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Incomplete Social Contracts

  • Philippe Aghion

    (Harvard University and University College London,)

  • Patrick Bolton

    (Princeton University,)

There is a long normative 'Social Contract' tradition that attempts to characterize ex-post income inequalities that are agreeable to all 'behind a veil of ignorance.' This paper takes a similar normative approach to characterize social decision-making procedures. It is shown that quite generally some form of majority-voting is preferred to unanimity 'behind a veil of ignorance' whenever society faces deadweight costs in making compensating transfers. Deviations from unanimity (or ex-post Pareto optimality) are exante efficient to the extent that they economize on costly compensating transfers. Put another way, the optimal decision rule trades off the benefits of minority protection and those from greater flexibility. (JEL: H11, G33, G34, D63, P16, P48) Copyright (c) 2003 The European Economic Association.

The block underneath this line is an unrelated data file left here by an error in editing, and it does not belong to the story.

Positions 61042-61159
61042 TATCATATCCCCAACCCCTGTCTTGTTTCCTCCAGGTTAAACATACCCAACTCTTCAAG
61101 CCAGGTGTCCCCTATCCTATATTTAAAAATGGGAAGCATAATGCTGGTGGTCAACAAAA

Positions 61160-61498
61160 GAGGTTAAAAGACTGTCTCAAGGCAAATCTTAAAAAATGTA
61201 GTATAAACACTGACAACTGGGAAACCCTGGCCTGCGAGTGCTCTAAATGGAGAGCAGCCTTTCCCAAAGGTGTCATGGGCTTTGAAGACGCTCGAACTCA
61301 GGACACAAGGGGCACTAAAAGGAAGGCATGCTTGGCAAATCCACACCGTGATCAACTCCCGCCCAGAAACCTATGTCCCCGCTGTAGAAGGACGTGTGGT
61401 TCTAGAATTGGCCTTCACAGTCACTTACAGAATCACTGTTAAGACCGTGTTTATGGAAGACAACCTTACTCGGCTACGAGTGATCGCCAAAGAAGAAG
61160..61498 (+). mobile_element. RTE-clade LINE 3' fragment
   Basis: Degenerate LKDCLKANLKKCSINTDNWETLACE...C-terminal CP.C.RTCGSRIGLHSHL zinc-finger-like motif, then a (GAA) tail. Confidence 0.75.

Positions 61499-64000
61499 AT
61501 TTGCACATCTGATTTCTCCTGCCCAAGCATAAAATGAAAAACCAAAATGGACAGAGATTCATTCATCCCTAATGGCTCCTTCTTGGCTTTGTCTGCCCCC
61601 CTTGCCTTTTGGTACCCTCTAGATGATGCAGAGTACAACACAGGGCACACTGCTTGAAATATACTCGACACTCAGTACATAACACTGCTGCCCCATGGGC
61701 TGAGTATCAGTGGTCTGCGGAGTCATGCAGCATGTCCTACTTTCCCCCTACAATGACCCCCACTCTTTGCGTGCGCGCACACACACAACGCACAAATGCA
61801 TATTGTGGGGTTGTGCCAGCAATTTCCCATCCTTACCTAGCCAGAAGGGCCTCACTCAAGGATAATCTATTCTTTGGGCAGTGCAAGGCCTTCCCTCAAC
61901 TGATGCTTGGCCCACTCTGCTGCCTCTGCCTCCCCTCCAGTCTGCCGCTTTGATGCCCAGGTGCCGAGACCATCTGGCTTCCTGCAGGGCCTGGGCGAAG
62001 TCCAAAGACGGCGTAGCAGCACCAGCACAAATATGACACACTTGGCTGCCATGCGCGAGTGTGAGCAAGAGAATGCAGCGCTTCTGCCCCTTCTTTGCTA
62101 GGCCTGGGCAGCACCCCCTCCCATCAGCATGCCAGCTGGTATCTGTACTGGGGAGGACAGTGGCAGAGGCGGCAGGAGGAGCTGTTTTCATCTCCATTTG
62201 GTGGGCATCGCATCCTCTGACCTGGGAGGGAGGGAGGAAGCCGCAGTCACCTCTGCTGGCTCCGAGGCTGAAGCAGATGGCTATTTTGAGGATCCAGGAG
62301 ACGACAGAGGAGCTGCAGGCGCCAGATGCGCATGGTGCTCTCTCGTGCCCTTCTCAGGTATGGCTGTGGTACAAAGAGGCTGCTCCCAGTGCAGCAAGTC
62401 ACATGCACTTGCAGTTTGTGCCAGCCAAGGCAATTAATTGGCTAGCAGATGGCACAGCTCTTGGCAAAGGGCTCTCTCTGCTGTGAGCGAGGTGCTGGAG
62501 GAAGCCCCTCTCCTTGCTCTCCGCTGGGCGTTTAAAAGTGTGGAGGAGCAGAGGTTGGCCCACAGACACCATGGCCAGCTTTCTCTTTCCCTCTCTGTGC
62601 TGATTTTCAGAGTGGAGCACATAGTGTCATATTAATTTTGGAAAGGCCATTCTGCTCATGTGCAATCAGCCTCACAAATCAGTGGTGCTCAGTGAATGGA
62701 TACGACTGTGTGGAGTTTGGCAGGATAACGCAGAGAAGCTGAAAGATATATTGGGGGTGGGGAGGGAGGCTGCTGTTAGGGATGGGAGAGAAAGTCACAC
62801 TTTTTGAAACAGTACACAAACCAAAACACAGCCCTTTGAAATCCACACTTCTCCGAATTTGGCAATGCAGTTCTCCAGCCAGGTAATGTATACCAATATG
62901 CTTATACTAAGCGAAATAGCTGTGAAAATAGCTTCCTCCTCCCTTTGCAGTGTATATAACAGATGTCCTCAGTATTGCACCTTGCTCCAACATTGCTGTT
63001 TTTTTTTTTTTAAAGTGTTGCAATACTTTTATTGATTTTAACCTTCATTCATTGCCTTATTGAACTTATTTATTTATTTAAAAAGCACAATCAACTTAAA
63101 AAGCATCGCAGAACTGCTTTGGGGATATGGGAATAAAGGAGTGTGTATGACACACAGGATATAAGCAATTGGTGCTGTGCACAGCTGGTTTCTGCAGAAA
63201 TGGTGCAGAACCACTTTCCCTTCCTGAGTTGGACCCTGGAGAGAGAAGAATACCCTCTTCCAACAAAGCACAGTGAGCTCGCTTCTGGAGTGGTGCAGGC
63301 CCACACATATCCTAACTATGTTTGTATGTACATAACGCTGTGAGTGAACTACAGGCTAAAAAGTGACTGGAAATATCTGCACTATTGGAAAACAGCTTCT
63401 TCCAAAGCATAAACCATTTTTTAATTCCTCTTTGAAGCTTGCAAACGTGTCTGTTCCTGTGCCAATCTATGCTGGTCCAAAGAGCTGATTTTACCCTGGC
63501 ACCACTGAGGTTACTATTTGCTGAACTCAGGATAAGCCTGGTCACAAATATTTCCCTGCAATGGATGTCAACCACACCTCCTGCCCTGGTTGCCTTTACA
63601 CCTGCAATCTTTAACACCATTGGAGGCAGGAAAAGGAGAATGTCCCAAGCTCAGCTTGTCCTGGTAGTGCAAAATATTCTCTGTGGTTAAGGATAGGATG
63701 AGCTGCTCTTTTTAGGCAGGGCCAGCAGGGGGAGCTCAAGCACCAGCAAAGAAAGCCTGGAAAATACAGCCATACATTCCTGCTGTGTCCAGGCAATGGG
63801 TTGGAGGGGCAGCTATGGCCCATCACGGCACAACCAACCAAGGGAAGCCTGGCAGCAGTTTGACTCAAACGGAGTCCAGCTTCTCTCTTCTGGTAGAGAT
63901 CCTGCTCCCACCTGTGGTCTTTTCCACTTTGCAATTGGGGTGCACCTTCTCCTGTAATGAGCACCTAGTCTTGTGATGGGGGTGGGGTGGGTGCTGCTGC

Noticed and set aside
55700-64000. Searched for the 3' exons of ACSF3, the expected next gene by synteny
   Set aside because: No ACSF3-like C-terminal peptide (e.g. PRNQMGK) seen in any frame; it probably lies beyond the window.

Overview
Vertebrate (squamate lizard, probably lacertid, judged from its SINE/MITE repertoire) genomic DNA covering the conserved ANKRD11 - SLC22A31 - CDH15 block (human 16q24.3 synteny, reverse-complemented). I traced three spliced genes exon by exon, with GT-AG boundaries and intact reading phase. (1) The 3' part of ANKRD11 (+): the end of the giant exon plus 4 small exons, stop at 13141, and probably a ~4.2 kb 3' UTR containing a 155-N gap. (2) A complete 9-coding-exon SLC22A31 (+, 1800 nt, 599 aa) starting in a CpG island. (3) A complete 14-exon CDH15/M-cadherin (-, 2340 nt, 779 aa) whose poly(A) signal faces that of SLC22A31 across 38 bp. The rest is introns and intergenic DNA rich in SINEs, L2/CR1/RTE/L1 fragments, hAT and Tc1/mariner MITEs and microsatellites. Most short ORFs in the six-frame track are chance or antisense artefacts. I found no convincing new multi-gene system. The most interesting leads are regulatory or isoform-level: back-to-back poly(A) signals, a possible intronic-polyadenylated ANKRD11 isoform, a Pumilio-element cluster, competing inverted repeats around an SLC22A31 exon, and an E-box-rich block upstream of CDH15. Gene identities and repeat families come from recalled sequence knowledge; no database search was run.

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Article provided by MIT Press in its journal Journal of the European Economic Association.

Volume (Year): 1 (2003)
Issue (Month): 1 (03)
Pages: 38-67

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Handle: RePEc:tpr:jeurec:v:1:y:2003:i:1:p:38-67
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  1. Gersbach, Hans, 2005. "Democratic Mechanisms: Double Majority Rules and Flexible Agenda Costs," CEPR Discussion Papers 5013, C.E.P.R. Discussion Papers.
  2. Persson, Torsten & Tabellini, Guido, 2002. "Political economics and public finance," Handbook of Public Economics, in: A. J. Auerbach & M. Feldstein (ed.), Handbook of Public Economics, edition 1, volume 3, chapter 24, pages 1549-1659 Elsevier.
  3. Alessandra Casella, 2002. "Storable Votes," NBER Working Papers 9189, National Bureau of Economic Research, Inc.
  4. Torsten Persson & Guido Tabellini, . "Political Economics and Macroeconomic Policy," Working Papers 121, IGIER (Innocenzo Gasparini Institute for Economic Research), Bocconi University.
  5. Ulrich Erlenmaier & Hans Gersbach, 2001. "Flexible Majority Rules," CESifo Working Paper Series 464, CESifo Group Munich.
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